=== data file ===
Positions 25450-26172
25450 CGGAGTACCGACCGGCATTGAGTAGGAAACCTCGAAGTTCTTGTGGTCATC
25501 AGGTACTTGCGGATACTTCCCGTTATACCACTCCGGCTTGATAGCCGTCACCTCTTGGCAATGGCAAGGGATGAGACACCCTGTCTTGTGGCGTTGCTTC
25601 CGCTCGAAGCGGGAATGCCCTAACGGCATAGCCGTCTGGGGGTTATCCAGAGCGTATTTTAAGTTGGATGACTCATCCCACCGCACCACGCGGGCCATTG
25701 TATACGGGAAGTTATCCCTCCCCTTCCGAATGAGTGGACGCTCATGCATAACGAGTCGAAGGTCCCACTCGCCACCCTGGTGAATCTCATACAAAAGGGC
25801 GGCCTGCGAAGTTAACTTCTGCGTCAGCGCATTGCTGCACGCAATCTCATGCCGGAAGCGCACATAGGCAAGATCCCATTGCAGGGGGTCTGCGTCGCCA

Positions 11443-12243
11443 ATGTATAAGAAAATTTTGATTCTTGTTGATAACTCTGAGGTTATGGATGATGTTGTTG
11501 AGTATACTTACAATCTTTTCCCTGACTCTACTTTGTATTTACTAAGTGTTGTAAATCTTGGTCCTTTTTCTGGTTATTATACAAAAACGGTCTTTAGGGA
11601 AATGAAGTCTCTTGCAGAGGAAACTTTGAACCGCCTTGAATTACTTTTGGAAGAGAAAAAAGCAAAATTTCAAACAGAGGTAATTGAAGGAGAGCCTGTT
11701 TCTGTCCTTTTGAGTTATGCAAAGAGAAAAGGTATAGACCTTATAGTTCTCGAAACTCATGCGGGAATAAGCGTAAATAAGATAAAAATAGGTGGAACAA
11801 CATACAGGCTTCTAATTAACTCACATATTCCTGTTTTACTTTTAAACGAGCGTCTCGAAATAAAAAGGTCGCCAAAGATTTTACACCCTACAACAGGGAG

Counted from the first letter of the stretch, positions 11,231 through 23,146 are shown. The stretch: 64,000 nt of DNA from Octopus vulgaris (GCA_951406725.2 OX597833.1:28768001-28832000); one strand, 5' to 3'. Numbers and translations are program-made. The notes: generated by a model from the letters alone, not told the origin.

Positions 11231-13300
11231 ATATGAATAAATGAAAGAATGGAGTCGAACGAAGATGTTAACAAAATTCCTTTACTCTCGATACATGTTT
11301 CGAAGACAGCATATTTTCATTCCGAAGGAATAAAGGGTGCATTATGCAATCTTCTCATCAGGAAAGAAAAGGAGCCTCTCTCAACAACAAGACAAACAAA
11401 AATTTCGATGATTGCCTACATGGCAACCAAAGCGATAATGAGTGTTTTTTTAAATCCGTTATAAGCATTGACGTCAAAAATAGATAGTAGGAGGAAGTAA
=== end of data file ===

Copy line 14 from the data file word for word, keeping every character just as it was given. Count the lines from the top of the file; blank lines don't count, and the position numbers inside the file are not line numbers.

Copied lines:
Positions 11231-13300